Kim Zetter for Politico:
Stein’s experience is far from unique: Time and again, people seeking answers about perplexing results or election anomalies encounter obstacles. Often the only examination occurs if parties or candidates request a recount — which means voters are largely at the mercy of partisan actors to even raise the questions.
The truth is that two decades after the Florida 2000 election debacle created a rift in the country, and four years after Russian interference in the 2016 election profoundly deepened that divide, the U.S. lacks satisfactory, uniform mechanisms for resolving questions about elections and verifying results.
The U.S. lags behind most other countries in this regard, said David Carroll, director of the Democracy Program for the Carter Center, which has monitored foreign elections since 1989 — even if many reasons exist to have overall confidence in the American electoral process.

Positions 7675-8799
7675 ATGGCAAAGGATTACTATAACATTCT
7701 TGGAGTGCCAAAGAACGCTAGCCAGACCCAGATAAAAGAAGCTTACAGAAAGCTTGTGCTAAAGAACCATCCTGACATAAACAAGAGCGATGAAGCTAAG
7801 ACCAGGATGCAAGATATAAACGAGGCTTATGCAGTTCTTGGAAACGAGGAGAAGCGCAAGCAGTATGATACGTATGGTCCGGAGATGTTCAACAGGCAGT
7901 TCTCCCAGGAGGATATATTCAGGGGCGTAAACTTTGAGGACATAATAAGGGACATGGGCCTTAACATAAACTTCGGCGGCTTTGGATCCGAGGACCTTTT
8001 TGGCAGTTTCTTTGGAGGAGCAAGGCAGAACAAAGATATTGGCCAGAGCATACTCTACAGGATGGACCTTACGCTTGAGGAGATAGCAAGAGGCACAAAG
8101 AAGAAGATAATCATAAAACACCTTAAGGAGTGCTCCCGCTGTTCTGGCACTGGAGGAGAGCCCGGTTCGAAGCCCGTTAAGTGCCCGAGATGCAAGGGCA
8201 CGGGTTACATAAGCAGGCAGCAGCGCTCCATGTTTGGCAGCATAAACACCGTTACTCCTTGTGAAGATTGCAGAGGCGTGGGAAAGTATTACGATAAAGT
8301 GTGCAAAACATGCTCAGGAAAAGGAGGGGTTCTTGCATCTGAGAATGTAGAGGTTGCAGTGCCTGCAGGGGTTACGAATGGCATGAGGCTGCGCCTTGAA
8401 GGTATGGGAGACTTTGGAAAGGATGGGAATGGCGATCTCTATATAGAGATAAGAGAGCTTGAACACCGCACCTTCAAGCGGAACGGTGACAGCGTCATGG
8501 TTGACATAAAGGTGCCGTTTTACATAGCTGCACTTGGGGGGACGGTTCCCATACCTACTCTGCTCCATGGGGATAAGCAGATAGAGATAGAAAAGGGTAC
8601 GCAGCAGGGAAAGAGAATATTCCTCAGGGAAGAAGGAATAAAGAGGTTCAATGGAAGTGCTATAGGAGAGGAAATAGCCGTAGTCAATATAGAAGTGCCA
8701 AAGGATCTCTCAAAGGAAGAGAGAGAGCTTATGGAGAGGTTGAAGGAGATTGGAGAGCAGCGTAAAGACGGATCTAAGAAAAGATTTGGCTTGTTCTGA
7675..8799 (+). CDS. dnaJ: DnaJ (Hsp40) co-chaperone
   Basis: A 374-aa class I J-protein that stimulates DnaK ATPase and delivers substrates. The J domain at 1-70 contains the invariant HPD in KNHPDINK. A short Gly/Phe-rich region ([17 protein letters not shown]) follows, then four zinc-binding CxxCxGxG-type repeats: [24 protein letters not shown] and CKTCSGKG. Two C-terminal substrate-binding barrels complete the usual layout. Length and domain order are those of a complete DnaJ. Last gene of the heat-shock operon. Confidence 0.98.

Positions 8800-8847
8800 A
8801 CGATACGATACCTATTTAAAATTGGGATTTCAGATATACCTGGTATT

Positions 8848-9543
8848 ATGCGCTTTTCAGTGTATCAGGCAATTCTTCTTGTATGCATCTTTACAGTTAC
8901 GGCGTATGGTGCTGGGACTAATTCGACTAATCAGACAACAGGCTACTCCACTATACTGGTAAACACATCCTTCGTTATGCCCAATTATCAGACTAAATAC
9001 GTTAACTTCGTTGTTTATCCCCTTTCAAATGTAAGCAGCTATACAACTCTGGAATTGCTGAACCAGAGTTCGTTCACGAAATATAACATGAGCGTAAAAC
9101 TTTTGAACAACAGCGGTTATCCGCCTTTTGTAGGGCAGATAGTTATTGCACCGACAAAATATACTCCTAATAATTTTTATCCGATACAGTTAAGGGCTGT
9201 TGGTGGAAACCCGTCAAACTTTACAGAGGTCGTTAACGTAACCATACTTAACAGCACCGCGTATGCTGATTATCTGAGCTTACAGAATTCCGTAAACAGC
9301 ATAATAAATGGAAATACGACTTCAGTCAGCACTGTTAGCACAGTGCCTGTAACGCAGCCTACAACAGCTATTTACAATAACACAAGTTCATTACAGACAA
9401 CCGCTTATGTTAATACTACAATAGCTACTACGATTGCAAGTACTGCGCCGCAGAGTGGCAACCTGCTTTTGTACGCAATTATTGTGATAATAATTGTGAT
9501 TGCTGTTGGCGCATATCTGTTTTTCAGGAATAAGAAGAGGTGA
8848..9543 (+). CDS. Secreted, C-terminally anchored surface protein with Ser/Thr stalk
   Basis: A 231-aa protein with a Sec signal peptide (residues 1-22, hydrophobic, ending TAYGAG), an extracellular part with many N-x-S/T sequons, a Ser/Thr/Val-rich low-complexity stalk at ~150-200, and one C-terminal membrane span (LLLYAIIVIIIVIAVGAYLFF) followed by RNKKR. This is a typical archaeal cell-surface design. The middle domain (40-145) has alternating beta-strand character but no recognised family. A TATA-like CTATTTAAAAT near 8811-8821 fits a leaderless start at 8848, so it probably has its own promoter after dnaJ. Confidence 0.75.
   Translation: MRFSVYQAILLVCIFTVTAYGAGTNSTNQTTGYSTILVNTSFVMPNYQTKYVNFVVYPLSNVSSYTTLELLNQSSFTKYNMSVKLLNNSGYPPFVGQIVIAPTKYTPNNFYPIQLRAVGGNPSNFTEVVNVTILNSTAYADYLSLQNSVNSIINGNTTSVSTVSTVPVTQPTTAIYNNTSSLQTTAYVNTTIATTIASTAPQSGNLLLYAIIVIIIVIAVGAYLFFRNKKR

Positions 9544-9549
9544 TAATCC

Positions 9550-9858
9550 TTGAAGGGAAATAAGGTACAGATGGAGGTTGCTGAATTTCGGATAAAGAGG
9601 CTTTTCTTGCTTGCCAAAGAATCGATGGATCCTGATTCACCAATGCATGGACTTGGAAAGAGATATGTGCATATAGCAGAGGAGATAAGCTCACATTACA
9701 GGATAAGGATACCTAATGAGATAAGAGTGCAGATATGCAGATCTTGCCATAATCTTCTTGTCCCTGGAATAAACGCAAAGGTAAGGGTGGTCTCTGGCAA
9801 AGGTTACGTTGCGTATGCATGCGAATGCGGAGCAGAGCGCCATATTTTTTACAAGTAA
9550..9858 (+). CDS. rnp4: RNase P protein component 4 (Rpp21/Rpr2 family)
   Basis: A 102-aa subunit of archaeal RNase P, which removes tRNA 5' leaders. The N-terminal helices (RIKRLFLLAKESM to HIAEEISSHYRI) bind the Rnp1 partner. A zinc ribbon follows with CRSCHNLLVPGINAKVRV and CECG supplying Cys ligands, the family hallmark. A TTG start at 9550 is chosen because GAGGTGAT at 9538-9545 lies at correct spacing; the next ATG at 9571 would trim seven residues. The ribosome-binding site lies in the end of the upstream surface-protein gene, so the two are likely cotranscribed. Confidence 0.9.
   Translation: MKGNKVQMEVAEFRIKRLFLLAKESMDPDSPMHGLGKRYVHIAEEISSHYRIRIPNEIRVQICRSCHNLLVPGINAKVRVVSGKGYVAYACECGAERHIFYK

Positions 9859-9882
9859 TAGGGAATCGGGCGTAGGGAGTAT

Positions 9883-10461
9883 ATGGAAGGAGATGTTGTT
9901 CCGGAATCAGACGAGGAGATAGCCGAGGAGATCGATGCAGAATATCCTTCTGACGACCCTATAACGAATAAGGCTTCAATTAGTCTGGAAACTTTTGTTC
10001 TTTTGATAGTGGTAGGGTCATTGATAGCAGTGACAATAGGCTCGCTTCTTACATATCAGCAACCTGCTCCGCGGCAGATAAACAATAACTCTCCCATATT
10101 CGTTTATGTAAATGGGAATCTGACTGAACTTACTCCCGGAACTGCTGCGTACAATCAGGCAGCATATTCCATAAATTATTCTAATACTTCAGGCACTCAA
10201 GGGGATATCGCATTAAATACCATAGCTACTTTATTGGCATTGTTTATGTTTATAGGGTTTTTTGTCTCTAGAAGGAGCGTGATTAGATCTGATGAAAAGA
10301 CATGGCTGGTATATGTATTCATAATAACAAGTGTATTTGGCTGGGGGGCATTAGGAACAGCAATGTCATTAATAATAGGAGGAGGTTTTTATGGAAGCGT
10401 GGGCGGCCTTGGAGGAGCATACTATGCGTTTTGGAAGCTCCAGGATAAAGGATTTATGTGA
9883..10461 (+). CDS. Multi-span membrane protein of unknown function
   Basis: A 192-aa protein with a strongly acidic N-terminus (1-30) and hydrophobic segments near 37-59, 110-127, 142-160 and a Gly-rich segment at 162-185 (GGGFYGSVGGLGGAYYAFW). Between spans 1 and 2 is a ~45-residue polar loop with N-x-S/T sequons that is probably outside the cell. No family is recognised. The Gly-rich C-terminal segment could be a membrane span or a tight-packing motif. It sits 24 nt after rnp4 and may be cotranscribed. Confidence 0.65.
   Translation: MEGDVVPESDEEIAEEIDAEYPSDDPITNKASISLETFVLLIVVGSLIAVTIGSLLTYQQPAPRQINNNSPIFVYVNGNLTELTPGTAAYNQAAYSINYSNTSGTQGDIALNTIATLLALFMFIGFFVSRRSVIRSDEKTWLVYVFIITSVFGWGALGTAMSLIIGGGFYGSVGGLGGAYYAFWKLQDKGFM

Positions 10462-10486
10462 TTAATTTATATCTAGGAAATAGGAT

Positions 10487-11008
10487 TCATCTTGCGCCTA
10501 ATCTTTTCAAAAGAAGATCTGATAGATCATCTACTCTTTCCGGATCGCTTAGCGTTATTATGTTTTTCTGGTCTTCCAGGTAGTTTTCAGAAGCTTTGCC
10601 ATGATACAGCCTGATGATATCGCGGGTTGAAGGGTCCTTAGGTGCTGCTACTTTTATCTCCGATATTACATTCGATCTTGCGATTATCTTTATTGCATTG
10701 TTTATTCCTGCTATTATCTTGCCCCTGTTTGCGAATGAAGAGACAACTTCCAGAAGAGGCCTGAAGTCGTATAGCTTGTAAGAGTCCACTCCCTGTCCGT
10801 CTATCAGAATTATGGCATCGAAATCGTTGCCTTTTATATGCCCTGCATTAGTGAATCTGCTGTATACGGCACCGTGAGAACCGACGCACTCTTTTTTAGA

“The United States has many areas where we don’t meet core international standards,” he said.
Almost every other democracy, he said, has uniform, nationwide election procedures; a central, independent election commission to oversee them and conduct investigations; a single, national election system; and an unvarying system for resolving disputes. “Whereas in the United States, there [are] 50 different election processes, 50 different sets of state laws,” Carroll said.
Also uncommon elsewhere: The U.S. places large portions of its electoral process under the control of elected state and local politicians, raising the potential for partisan interference.